In 1965, it was possible to place "bookmarks" in the apartment of one of the American diplomats in the capital of Guinea - Conakry, and in 1972 - in the office of the US ambassador to this country, Todman.

The New York residency of PSU did not lag behind. In late 1969, she successfully carried out Operation Pressing, in which remote-controlled radio transmitters were trapped in offices in the UN building used by the President of the Security Council. At the same time, Operation Crab was carried out to install "bugs" in the premises of the United Nations Secretary General U Thant, as well as in the Ghanaian mission to the UN.

In the same 1969, the Washington residency of the PSU provided a "bookmark" for the meeting room of the Committee on Foreign Relations of the US Senate, which functioned for more than four years. In 1980, an employee of the same residency, Lozenko, installed a listening device in a conference room of one of the corporations, which was used for meetings by the Society for Operational Research. This made it possible to acquire information about plans for the deployment of American nuclear weapons in Europe, about US chemical weapons, about the mobilization capabilities of the United States, about Washington's position in the negotiations on SALT-2, read the report of a high-ranking Pentagon official "Current state and development trends of the US nuclear forces in Central European Theater of War ".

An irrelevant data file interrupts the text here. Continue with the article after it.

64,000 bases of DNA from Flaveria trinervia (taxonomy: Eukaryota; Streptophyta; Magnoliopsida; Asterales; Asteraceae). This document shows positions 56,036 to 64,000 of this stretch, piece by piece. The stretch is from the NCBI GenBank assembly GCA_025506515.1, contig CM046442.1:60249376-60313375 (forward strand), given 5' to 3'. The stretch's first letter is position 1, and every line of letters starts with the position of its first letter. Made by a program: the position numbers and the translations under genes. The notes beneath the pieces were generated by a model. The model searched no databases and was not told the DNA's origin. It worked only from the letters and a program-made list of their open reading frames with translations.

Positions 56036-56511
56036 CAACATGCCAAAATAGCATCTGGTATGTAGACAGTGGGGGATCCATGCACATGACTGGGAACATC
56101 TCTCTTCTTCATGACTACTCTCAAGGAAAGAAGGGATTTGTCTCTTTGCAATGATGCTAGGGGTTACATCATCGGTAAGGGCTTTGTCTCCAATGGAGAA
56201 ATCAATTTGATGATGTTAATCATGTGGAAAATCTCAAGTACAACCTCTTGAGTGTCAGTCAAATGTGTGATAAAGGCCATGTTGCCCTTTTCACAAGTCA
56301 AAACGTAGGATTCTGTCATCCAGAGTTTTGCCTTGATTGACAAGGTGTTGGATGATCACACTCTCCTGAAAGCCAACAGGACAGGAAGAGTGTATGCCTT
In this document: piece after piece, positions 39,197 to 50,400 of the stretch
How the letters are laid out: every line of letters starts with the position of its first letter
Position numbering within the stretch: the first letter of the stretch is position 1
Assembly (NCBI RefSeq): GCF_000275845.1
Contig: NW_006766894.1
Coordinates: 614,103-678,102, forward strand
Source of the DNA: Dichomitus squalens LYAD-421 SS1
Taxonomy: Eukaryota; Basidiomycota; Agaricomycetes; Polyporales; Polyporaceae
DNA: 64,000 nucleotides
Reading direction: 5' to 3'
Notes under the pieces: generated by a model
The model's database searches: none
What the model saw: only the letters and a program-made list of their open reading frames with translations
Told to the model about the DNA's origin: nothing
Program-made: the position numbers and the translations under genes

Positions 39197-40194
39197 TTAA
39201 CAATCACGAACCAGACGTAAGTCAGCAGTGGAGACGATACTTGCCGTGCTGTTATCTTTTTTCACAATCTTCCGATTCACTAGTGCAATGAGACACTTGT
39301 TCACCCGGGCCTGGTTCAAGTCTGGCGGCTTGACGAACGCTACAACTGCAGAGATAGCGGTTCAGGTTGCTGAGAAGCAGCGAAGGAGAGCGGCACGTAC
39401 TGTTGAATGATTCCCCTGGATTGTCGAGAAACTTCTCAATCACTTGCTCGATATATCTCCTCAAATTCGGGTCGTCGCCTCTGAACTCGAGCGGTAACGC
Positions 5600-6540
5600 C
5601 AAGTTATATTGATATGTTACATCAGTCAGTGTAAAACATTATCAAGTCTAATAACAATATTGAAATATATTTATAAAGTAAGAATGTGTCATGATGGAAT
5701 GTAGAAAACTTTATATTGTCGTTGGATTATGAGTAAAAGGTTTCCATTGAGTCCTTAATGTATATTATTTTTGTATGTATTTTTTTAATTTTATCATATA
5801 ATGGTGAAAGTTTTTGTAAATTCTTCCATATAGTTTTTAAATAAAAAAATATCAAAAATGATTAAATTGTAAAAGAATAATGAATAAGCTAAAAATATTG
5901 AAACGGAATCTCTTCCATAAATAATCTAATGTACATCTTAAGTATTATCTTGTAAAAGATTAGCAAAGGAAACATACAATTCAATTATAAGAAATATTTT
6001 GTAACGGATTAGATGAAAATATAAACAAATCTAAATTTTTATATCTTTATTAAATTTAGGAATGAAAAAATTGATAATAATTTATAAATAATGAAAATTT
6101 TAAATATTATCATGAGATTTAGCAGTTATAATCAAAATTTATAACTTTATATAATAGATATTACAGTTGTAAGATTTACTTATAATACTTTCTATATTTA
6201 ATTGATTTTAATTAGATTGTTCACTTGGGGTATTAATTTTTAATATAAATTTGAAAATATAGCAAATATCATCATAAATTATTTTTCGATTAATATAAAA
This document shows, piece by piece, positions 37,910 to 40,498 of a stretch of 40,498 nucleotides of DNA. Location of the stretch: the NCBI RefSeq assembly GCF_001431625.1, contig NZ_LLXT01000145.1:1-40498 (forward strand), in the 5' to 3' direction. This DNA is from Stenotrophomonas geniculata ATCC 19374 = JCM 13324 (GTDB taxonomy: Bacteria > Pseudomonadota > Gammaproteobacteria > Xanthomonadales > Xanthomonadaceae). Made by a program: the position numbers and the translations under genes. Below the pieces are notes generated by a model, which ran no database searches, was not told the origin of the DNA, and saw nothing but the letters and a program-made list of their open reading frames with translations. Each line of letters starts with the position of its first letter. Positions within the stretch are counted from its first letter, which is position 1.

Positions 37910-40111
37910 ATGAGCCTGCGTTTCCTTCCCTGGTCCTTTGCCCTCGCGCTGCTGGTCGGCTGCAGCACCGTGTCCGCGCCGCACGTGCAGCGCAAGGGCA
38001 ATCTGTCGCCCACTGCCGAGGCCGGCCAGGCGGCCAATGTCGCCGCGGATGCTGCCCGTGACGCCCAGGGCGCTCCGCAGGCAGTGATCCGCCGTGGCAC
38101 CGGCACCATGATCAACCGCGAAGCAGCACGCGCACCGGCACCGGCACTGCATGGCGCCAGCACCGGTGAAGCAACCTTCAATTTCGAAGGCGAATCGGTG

The last known operation of this kind dates back to the late 1990s, when an agent of the Foreign Intelligence Service of the Russian Federation, Robert Hanssen, installed a "bookmark" in the conference room of the US Department of State, located near the office of Secretary of State Madeleine Albright.


The Warsaw Pact allies rendered great assistance to Soviet intelligence officers in carrying out radio-technical intelligence operations. For example, in the 1960s, KGB officers, with the assistance of their Bulgarian colleagues, infiltrated the Italian embassy in Sofia and made copies of the Calabria and Sardinia keys used to serve the NATO Information Department. And a little later, at the French embassy in Bulgaria, representatives of the KGB copied the code books of the French special services' residencies.